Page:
Most of us are familiar with the famous saying, "It is better to give than to receive," a scriptural quote from Acts 20:35. I believe this is supposed to be the spirit of the gift-giving tradition during Christmas. The irony of the matter in the practice of exchanging gifts during Christmas parties is this - you do not receive a gift if you yourself did not give a gift - like the gift you will receive is the reward for the gift you will give.
A funny yet true story
A group of girl friends made a pact to always have a reunion every Christmas time, some sort of a mini Christmas party for their "gang." Never did they put a halt to this annual party, even if most of them were already married and had children.
In their recent reunion party, the ever exciting Kris Kringle tradition was not missed (of course), and the theme of the gift-giving was about something soft and fluffy yet hygienic and useful. So there they went, each one gave her gift to her "baby" (as what the receiver of the gift is called in a Kris Kringle). Afterwards, everyone unwrapped the gift she received, and VOILA, all of them (yes, ALL OF THEM) received the same type of TOWELS.
Surprise! Surprise! They were all thinking of the same object when they were planning on what gift to give for their Kris Kringle. Of course, it was not the actual gift that matter (or so they say), it was the fun and the thought that count.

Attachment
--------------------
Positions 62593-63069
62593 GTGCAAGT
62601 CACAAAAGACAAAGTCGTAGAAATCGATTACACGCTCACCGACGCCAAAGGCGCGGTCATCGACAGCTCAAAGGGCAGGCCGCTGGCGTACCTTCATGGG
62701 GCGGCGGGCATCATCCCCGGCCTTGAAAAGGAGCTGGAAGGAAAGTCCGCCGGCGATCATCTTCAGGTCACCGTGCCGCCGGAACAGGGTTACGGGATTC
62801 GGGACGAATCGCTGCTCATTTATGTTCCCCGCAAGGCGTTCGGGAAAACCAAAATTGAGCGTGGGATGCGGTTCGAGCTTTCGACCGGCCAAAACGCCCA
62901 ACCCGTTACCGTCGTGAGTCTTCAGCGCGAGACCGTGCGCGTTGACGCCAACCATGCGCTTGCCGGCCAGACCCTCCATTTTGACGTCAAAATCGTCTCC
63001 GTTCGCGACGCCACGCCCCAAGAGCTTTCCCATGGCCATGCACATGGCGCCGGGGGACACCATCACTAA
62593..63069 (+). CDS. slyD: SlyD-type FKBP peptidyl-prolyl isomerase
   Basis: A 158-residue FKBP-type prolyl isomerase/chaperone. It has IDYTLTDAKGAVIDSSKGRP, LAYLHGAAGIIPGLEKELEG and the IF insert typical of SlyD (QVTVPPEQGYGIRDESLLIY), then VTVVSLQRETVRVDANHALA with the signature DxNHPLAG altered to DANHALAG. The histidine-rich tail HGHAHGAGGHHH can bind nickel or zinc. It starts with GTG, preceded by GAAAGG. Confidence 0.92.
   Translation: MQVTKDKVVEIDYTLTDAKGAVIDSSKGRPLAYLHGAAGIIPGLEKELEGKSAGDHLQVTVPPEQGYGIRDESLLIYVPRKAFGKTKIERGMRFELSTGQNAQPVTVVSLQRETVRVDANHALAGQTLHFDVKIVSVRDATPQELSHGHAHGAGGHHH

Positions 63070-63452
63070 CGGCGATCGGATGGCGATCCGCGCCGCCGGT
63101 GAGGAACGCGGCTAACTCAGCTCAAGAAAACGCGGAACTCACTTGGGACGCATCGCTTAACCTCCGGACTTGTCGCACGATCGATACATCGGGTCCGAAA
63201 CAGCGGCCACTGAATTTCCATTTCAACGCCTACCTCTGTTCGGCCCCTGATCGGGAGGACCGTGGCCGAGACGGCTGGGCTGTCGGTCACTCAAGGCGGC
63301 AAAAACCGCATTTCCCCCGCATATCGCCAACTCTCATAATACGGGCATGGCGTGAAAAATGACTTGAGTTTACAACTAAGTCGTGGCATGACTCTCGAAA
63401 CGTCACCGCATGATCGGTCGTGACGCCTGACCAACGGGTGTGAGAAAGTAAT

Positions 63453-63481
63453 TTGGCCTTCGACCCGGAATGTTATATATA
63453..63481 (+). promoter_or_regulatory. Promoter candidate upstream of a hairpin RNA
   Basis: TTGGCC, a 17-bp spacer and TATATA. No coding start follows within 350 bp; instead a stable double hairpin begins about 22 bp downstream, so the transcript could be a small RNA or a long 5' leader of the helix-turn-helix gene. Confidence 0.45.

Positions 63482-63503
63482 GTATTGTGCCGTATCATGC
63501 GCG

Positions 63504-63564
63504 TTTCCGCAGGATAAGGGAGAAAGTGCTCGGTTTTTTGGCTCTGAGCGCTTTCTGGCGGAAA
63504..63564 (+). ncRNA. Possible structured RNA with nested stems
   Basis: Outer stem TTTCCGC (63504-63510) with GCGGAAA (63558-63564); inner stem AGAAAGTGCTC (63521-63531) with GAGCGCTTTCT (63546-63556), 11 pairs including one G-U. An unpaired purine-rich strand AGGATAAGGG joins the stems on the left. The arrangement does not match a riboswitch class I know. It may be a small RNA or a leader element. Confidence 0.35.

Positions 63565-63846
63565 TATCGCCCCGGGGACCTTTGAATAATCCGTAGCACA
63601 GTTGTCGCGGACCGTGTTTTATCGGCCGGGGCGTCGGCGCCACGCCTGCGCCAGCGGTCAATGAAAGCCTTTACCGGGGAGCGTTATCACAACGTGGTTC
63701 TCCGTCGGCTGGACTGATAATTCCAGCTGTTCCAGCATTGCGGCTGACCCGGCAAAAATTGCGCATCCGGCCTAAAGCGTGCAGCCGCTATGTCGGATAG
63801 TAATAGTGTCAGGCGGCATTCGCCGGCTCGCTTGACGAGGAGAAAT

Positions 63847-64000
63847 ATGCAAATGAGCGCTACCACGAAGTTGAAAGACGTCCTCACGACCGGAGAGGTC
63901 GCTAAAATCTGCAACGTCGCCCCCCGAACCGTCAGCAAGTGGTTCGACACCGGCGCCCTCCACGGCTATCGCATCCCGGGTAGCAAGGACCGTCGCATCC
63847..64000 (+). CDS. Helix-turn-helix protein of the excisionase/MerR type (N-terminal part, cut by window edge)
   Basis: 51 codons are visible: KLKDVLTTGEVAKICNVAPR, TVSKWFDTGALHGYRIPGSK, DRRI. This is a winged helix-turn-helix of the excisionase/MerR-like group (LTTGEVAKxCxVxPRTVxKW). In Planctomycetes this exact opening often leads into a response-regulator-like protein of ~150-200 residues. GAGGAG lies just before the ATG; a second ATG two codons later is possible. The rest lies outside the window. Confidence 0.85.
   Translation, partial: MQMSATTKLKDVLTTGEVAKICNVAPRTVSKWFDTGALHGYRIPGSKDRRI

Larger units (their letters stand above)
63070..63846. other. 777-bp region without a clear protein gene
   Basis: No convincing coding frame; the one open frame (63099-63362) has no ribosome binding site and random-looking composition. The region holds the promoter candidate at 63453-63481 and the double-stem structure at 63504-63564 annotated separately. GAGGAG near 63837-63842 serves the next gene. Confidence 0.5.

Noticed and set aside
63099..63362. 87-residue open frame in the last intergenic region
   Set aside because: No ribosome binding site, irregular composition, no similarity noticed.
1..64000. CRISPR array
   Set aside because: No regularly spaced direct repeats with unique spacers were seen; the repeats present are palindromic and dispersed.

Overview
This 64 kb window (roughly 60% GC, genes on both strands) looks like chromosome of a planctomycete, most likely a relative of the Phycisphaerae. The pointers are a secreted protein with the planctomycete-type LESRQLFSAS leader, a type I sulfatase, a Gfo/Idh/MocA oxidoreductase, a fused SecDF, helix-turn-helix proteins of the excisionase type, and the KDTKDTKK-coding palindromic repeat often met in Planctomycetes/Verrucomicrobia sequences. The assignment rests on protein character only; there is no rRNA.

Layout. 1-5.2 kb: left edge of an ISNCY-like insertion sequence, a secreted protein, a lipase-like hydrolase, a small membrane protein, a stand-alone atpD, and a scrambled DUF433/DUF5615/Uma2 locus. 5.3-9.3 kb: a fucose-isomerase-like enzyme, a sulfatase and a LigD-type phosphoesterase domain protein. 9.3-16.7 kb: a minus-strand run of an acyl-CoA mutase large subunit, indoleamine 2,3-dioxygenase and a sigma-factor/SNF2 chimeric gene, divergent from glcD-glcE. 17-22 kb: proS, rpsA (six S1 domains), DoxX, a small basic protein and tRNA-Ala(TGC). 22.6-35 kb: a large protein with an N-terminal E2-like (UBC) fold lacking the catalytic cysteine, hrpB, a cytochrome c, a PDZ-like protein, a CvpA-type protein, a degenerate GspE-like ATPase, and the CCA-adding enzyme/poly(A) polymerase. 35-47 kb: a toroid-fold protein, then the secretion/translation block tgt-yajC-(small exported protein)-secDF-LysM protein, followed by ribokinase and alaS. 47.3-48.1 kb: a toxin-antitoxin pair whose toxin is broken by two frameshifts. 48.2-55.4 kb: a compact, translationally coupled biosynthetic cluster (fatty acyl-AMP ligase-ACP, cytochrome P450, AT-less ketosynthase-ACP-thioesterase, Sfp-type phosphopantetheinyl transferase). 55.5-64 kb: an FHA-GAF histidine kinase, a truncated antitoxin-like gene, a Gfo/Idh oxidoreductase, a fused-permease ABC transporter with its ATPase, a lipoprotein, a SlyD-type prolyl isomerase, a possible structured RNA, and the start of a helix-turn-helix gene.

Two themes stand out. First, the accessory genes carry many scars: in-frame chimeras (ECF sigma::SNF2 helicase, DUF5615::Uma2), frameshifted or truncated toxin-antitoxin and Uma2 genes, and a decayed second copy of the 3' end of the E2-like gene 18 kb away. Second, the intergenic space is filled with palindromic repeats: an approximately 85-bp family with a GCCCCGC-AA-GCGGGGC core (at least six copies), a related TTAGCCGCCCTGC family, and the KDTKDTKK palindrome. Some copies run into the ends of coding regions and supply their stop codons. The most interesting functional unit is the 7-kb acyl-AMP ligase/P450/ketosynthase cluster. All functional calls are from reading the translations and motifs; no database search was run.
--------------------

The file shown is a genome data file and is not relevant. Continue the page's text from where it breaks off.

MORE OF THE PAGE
To be honest, though: Didn't it look like each one just bought a towel for herself and put it inside a box with a Christmas design paper wrapped around it?
No exchange gifts during the first Christmas
Let us remember that the first Christmas was about a family whose mother was in labor and about to give birth, yet there was no inn to welcome them. Because of this, the father had no choice but to bring them into the only available shelter at that time; and so the mother gave birth to a baby boy in the company of farm animals. This baby boy would grow up to be the Reason we celebrate the Season.
How ironic it is that the Christmas of our era is so extravagantly different from the simplicity and austerity of the first Christmas.
Christmas Present c/o PublicDomainPictures / Pixabay